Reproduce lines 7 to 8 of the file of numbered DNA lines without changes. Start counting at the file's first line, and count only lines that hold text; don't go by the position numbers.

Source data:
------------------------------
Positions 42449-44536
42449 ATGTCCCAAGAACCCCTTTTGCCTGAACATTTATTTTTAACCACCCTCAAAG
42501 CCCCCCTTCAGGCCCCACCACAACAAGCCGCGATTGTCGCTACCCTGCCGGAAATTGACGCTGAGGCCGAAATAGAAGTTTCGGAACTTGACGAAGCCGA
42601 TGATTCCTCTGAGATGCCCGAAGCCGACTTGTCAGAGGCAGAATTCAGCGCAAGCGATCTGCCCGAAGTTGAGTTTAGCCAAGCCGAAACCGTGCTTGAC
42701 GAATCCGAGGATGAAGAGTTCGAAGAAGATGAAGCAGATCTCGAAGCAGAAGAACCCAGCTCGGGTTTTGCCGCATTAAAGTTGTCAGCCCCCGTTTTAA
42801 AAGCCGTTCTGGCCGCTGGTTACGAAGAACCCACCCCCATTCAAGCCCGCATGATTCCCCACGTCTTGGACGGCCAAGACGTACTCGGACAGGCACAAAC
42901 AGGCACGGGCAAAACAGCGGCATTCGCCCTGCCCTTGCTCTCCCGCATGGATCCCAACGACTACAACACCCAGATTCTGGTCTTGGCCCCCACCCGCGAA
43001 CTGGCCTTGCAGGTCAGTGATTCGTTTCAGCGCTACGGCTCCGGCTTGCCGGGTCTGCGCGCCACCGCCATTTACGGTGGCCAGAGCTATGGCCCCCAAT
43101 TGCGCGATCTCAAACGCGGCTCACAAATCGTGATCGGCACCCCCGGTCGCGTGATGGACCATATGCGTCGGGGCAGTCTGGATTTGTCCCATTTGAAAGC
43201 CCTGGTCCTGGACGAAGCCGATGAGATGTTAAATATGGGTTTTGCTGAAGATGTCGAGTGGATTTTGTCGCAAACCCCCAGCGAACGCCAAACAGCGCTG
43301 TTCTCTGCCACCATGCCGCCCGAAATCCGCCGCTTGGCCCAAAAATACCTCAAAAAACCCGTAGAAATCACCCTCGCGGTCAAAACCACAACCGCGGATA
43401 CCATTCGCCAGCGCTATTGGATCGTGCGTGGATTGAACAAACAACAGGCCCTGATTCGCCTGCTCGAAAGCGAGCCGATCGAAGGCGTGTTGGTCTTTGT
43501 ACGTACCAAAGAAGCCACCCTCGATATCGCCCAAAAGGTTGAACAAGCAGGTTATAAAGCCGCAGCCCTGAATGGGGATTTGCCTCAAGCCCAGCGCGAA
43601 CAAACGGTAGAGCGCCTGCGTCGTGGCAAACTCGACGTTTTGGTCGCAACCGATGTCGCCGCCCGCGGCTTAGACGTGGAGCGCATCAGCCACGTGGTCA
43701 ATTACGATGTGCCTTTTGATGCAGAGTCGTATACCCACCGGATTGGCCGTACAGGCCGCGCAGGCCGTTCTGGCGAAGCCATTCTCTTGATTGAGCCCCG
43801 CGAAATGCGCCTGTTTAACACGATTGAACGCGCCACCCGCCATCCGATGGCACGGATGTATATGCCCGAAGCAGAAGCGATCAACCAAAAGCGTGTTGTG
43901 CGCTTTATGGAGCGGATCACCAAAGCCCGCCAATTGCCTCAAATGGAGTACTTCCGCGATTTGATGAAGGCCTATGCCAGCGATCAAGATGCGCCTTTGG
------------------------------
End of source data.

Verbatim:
42901 AGGCACGGGCAAAACAGCGGCATTCGCCCTGCCCTTGCTCTCCCGCATGGATCCCAACGACTACAACACCCAGATTCTGGTCTTGGCCCCCACCCGCGAA
43001 CTGGCCTTGCAGGTCAGTGATTCGTTTCAGCGCTACGGCTCCGGCTTGCCGGGTCTGCGCGCCACCGCCATTTACGGTGGCCAGAGCTATGGCCCCCAAT